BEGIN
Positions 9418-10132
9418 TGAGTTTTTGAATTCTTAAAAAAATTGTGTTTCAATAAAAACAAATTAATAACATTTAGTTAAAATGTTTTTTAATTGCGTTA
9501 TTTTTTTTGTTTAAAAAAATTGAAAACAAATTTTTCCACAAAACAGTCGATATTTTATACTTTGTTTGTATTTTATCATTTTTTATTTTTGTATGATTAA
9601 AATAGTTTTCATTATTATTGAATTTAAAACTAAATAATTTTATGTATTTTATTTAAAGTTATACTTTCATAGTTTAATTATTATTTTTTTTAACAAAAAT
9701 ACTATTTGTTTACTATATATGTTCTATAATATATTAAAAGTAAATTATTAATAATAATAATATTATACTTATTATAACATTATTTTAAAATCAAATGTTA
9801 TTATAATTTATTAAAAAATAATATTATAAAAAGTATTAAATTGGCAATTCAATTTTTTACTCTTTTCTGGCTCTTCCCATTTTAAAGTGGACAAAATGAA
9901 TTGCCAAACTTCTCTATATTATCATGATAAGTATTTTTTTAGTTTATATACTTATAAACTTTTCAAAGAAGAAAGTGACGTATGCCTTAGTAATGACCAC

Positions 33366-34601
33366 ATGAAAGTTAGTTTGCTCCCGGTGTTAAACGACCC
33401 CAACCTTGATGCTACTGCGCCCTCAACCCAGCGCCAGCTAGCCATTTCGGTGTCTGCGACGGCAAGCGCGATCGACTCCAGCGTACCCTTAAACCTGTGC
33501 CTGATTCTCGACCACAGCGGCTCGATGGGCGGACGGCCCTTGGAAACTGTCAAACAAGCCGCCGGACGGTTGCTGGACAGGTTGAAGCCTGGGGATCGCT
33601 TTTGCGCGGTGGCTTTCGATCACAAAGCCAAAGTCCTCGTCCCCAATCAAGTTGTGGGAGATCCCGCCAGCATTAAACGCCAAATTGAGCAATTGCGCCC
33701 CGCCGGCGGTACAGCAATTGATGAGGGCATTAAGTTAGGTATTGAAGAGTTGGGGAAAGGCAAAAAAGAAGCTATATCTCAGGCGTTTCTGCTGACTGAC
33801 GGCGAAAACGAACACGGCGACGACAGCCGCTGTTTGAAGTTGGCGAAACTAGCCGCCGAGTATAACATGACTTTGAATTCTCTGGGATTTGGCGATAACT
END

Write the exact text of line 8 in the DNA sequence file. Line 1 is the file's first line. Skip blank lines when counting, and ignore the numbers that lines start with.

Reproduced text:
Positions 33366-34601